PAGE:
He looked somewhat alarmed at this notion, and she wondered if he was too scared to defy her uncle. Truthfully, he was just daunted at the prospect of having both his new sisters disrupting his visions of future domesticity, but not being able to say so, he returned, “Perhaps the thing to do is speak to Mr. Ward about it myself.”

Miss Ward knew not what to make of this. No one had ever interceded on her behalf with her uncle, and she had no notion how he would respond to such a tactic. “I do not know that my uncle would not be rather offended in my discussing the matter with you, Sir Thomas,” she cautiously replied.

“I do no see why he would be when we are all soon to be family.”

“Uncle is sensitive to what he perceives as intrusion.”

“Nonsense, Miss Ward! The man is no charmer, but he is a gentleman and lives by the same codes of conduct that guide us all.  As encumbered as he is known to feel by your guardianship, he will welcome my interest. Is he in his office now?”

“I believe so,” Miss Ward meekly replied.

“Good. I shall pop in while Maria finishes her toilette. I see I shall spend many an hour waiting for her to finish dressing,” he said, in no way unhappy at the prospect, and left the room.

Miss Ward sat in nervous anticipation for Sir Thomas to return, and when ten minutes passed she called Frances to her to help defray her anxiety.

“What is it Sir Thomas wished to speak to Uncle about? I would think he would avoid him as much as possible, now the proposal is settled.”

“I believe he intends to intercede on James’ behalf,” Miss Ward said in far from certain tones.

“Much good it might do you. I hope he does not take it amiss.”

“As do I.”

But Mr. Ward did take it amiss. What good was the baronet to him after taking Maria off his hands if it were not to introduce her sisters to equally eligible bachelors? He listened as Sir Thomas, who sat entirely undisturbed by the hazy atmosphere, expounding on his good intentions towards his intended’s sisters, perfectly assured his benevolence would be welcomed.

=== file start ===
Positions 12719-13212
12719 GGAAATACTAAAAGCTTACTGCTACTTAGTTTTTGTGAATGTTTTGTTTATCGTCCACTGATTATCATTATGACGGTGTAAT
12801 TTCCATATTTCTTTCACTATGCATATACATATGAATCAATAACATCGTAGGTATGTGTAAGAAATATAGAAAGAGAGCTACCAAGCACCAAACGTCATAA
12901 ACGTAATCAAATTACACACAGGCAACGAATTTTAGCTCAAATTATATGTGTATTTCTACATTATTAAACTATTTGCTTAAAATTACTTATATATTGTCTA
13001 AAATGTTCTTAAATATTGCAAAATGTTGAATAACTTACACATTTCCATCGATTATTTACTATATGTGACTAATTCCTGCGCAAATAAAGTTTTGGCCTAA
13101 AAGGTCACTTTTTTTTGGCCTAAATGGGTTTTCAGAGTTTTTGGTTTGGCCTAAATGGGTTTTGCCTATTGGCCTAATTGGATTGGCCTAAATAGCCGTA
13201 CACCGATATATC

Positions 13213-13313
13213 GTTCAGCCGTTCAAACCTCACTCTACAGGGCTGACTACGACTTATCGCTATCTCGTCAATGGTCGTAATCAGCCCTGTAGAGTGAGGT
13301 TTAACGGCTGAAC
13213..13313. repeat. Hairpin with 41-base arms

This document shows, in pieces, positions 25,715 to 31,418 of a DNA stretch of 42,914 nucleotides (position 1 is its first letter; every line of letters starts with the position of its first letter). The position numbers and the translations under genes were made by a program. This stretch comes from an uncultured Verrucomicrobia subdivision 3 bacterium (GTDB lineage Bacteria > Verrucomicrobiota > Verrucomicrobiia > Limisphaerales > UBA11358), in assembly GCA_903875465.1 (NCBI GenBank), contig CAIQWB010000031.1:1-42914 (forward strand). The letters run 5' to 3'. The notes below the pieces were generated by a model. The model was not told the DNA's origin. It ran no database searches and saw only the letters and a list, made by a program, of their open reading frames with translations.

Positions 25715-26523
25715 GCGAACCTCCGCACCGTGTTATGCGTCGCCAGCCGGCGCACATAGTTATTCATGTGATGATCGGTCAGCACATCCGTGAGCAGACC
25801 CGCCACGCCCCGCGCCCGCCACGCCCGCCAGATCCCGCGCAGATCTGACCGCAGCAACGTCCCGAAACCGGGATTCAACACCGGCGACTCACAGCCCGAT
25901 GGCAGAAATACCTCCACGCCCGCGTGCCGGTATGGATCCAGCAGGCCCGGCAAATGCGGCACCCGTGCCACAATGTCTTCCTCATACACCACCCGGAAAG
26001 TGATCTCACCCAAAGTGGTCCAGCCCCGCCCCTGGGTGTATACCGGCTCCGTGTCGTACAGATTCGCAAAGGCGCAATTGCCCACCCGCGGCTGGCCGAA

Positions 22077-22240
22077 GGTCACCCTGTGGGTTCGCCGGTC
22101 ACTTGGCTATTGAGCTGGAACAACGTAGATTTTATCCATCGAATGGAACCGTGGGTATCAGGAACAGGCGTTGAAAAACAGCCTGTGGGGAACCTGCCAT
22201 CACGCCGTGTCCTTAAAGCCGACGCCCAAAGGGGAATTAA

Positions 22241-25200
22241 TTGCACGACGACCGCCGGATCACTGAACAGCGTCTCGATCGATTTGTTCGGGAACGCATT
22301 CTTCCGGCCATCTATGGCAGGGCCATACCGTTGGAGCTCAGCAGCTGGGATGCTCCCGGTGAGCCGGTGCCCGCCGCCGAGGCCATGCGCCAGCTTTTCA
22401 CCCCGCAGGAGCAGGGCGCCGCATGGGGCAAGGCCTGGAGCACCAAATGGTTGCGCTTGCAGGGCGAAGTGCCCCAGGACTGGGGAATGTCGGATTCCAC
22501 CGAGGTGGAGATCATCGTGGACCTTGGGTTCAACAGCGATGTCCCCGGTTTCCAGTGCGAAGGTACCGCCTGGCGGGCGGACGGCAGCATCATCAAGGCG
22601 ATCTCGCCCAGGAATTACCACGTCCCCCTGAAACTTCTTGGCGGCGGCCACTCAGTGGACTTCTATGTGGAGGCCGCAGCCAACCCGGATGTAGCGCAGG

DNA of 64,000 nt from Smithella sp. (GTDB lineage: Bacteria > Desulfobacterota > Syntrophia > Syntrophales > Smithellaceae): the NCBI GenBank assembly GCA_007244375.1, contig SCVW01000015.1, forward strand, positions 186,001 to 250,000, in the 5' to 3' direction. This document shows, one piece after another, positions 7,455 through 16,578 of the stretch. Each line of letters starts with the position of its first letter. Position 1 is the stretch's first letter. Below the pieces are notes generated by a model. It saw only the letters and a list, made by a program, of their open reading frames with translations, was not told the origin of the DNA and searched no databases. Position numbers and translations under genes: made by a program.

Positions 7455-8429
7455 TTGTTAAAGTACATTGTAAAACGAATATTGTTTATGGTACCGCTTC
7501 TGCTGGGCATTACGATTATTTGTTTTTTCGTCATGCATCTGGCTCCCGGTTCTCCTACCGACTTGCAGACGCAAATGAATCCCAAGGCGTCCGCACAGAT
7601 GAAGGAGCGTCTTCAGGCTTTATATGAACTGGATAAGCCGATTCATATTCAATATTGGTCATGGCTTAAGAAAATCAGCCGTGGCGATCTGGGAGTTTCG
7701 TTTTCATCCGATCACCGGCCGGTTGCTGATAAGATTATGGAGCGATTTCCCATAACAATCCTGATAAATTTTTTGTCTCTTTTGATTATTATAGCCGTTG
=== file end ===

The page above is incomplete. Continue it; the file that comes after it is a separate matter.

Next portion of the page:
“So you see, sir, while I agree Miss Ward might look higher, and a visit to Mansfield will give her the opportunity to meet a broader variety of gentlemen, if Richards proves consistent and the lady likes him, I do not see why they might not be wed. It would be cruel to keep them apart. They might marry from Mansfield, if it is the expense that concerns you.”

“The girls all have dowries enough to cover any wedding extravagancies. I am not opposed to them visiting their sister, but you seem to be under the misconception that they shall be leaving my guardianship upon your marriage, while I assure you I have every intention of fulfilling my duties to them. Until Miss Ward comes of age at twenty-five or finds an acceptable husband, the ladies will remain members of my household.”

Sir Thomas was confused. “I understood you found their guardianship burdensome?” 

“Indeed I do, but that does not make me any less inclined to honor the trust my departed brother placed in me when he left them in my care.”

“Very well. The ladies will still want to make prolonged visits to Maria, I am sure, and I hope you do not object if Richards makes up part of the party on occasion when they do.”

“But I do object, Sir Thomas. My former clerk is immersed in a rather dangerous exploratory venture in the north. He will be kept busy with his occupation for the next several years, if he survives that long.”

“What does he do that incurs such danger?”

“He is working with a mine survey group.”

“Is that so very dangerous?”

“In this particular terrain, yes.”

“But why would the man agree to such a risk?”

“He is in need of money. The job pays lucratively.”

“And is that to be the end of the matter?” Sir Thomas asked with some indignation.

“Yes, but to say my nieces’ visits will not be so often or so extended if I believe they are meeting with company of which I do not approve. Nor shall Miss Ward be allowed to receive or send any communications to Richards. Is that understood?”

“Perfectly well, sir! You certainly have the right to dictate the terms of your nieces’ visits, but I must say I think it shabby for a man with no affection for them to take such a perverse interest in their affairs. “

“Yes, I do have the right. Think what you like, Sir Thomas. It concerns me little. You won’t shab off now the notice has already been sent to the papers.“

“I have no intention of doing anything of the sort! I love Miss Maria.”

“Then take her with my blessings, for all the good they will do you. The sooner the banns are read, the better.”

“I already spoke to Norris on that account this morning. The wedding will take place in three weeks’ time. Good evening, sir.” The baronet bristled, leaving the room abruptly and shutting the door with distinct enough temper to elicit a chuckle from Mr. Ward.


Come back tomorrow to read Part Six!